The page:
While climate change did not cause Hurricane Harvey, it could explain the intensity of this tropical cyclone as well as other catastrophic storms that have hit the United States in recent years, experts say.
Harvey is the latest in little over a decade of "500-year" and "100-year" floods that once were considered rare. The storm, a Category 4 hurricane when it initially made landfall last week, has dumped trillions of gallons of water onto southeastern Texas, submerged houses and freeways, driven Houston-area residents from their homes and resulted in more than 20 deaths.
Climate change won't mean more storms overall — but it probably will mean that that biggest storms become even bigger, scientists say.
For example, rising ocean temperatures could be making storms like Harvey bigger than they would be otherwise, said Michael Mann, a climate scientist at Pennsylvania State University. That's because as the ocean's surface temperature rises, the atmosphere's ability to hold moisture goes up.
According to the Clausius-Clapeyron Equation, every 0.5 degrees Celsius of warming means an extra 3% or so of moisture in the air. And Harvey grew over an ocean that was 1 to 1.5 degrees Celsius warmer than just a few decades ago, which means there's around 5% more moisture in the atmosphere, Mann explained.
More moisture means a higher chance of heavier rainfall and bigger flooding — both of which, in Harvey's case, have been wreaking major havoc in the greater Houston area.
"There is a good chance it would have happened anyway," Mann wrote of Harvey in an email. However, he added, "the impacts were likely greatly amplified by climate change."
In this altered environment, with heavier rains, storms behave differently, said Kevin Trenberth, a climate scientist with the National Center for Atmospheric Research.
"The storm itself grows a little bit more intense, it gets a little bit bigger and it helps it to last longer," Trenberth said.
Hurricanes usually start to wane soon after they make landfall, because they're cut off from the supply of moisture from the ocean. Not so with Harvey, whose size allowed it to stay plugged into its power source in the Gulf.
"That's a big factor with Harvey … it's big enough that it still had spiral arm bands that were reaching out into the Gulf and bringing a lot of moisture into the storm," Trenberth said, which "enabled it to keep going where most storms would have petered out."
Harvey flooded Houston partly because it stalled over southeastern Texas for days, rather than moving northward, scientists said. While there are some hypotheses that this slowing may be caused by climate change in the Arctic, Anand Gnanadesikan, a climate scientist at Johns Hopkins University, said the two were unlikely to be linked.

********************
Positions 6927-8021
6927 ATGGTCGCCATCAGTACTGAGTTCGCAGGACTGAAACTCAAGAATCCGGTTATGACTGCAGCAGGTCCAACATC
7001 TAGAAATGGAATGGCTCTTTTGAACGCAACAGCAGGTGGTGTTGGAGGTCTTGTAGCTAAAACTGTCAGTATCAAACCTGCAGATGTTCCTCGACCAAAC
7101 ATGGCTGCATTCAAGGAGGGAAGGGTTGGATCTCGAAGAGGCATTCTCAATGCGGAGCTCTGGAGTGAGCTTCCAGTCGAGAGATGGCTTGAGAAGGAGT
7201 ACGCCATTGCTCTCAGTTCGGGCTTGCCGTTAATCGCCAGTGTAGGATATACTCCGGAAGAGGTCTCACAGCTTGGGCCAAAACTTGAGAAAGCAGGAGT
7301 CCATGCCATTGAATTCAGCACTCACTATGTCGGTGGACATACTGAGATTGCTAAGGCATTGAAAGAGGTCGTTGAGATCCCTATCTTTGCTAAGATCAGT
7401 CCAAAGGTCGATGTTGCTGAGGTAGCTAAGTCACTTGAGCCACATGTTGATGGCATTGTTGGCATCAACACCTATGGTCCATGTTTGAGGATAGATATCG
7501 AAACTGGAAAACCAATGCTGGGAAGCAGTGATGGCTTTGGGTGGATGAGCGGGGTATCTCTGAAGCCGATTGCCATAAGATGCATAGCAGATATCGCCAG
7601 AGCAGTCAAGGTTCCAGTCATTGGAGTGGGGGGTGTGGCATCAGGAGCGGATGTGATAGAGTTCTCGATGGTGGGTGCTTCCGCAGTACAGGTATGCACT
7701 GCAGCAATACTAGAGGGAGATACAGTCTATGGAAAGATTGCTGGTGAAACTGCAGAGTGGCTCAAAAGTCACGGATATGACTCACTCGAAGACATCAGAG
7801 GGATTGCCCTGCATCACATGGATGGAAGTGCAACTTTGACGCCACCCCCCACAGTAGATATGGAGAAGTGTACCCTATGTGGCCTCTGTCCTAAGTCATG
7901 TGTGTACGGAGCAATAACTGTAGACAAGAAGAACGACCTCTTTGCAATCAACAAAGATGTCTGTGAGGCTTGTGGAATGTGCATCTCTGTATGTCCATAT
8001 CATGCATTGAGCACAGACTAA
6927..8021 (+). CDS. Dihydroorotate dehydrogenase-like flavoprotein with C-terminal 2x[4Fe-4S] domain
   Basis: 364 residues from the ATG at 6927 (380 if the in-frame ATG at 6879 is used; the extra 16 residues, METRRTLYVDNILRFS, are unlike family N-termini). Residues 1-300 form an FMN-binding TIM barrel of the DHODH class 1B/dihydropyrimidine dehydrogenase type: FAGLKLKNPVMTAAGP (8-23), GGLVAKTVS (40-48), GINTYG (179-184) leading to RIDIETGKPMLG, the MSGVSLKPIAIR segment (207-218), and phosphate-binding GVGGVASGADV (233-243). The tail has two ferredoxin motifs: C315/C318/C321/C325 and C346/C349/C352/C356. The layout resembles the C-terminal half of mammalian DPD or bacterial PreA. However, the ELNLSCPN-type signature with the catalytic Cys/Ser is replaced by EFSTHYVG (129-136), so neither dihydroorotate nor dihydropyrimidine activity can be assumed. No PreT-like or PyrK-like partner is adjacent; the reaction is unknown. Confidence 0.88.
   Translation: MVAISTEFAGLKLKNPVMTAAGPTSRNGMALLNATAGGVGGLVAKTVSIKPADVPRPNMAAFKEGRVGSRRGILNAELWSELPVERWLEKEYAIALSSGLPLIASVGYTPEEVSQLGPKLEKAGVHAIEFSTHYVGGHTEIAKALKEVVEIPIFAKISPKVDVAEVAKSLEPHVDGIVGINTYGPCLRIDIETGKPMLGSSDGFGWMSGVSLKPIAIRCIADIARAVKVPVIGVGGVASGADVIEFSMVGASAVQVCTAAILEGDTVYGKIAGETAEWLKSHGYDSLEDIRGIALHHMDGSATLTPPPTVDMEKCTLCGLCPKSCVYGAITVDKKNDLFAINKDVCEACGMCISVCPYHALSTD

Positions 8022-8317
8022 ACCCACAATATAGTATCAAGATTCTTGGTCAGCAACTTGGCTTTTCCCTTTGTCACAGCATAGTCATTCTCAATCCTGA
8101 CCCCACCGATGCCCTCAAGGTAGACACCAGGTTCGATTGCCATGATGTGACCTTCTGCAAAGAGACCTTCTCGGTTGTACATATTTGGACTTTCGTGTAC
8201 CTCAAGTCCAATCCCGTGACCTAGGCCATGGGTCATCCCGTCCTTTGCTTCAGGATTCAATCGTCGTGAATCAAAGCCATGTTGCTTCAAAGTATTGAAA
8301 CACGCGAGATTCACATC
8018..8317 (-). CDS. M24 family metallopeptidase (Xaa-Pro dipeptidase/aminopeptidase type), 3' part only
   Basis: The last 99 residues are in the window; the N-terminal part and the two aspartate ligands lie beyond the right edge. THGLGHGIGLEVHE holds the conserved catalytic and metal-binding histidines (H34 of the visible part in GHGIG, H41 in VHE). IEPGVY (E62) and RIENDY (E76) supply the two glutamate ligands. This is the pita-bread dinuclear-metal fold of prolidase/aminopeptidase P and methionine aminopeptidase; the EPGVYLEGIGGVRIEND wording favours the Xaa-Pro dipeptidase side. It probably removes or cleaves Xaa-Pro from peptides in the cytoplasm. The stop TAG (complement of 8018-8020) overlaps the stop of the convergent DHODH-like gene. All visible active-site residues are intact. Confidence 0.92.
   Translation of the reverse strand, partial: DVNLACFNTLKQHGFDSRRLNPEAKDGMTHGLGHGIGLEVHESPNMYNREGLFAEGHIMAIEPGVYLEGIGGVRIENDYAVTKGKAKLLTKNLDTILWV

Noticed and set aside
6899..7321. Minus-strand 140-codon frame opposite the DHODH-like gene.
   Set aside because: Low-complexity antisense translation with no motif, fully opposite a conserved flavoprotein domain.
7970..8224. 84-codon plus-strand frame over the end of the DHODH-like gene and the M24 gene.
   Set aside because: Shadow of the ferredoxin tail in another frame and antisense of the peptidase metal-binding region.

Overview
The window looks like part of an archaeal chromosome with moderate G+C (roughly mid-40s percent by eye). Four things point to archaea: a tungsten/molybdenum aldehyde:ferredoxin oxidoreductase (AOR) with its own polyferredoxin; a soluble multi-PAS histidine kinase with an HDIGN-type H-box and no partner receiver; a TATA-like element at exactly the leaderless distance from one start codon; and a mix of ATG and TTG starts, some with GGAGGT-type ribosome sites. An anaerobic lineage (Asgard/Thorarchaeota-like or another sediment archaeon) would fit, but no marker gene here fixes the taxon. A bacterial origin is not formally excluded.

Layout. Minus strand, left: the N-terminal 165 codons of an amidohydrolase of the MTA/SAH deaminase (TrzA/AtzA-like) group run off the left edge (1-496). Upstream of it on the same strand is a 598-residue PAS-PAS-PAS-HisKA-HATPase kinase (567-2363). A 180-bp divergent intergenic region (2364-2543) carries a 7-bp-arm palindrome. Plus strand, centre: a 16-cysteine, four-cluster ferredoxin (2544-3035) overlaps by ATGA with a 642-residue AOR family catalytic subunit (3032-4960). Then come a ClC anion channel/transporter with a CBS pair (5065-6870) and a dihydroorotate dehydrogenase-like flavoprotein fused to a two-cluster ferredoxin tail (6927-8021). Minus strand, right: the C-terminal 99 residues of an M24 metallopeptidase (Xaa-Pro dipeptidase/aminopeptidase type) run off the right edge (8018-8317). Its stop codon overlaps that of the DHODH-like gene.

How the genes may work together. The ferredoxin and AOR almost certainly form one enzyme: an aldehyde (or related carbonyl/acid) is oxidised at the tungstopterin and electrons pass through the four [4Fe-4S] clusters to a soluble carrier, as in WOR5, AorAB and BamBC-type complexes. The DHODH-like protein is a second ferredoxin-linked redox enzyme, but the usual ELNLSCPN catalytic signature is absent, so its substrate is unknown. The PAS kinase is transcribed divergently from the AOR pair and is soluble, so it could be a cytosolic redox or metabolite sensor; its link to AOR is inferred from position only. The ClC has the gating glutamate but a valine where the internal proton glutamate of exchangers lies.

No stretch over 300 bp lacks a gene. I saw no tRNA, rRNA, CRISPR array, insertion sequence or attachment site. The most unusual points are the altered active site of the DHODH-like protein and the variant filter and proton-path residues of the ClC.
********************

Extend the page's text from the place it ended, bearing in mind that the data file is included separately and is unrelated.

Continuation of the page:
Examining the dynamics shaping Hurricane Harvey may help researchers get a better handle on climate change, scientists said.
"We'll see a number of scientific studies analyzing this event," said Noah Diffenbaugh, a climate scientist at Stanford University. "The rapid development of the tropical cyclone that occurred, the strength of the landfall, the stalling over the coast that produced the very high rainfall totals ... these are all going to be questions that we're going to see scientists try to answer."
Another idea that may require a revisit? Calculating the risk of such storms in the future.
Harvey already has been called a 500-year flood, and by the time the storm has dissipated, it may well reach 1,000-year status. But the last decade or two have brought a slew of these supposedly rare storms, including two 500-year floods in the Houston area in 2015 and 2016.
So what exactly does a 500-year storm mean?
"This concept actually comes from hydrology, and it relates a lot more to precipitation than it does to hurricanes or to the storms themselves," Trenberth said. It's a concept typically used in assessing risk for flood insurance.
It does not mean that a given storm can happen only once per century or twice per millennium, he added. It means that, for any given year, in stable climate conditions, a storm of this magnitude has a 1-in-100 (or 500, or 1,000) chance of taking place. So yes, you can, theoretically, have multiple 1-in-100-year hurricanes in a row — it's just a very unlikely event.
"As long as the climate isn't changing, you can define these things reasonably well," Trenberth said. "With climate change … what used to be a 500-year event is becoming a 70-year event or a 50-year event. It doesn't mean that they're common, but they're no longer anything like as rare."
As human populations continue to grow in coastal areas, some cities may not be built to handle such extreme "500-year" events, which may happen more often in the future, experts say.
"That's what the changing climate has done," Trenberth added. "It means the extremes are greater — and if we don't adapt to these, if we don't take them into account, if we don't build more resilience, we will suffer the consequences."
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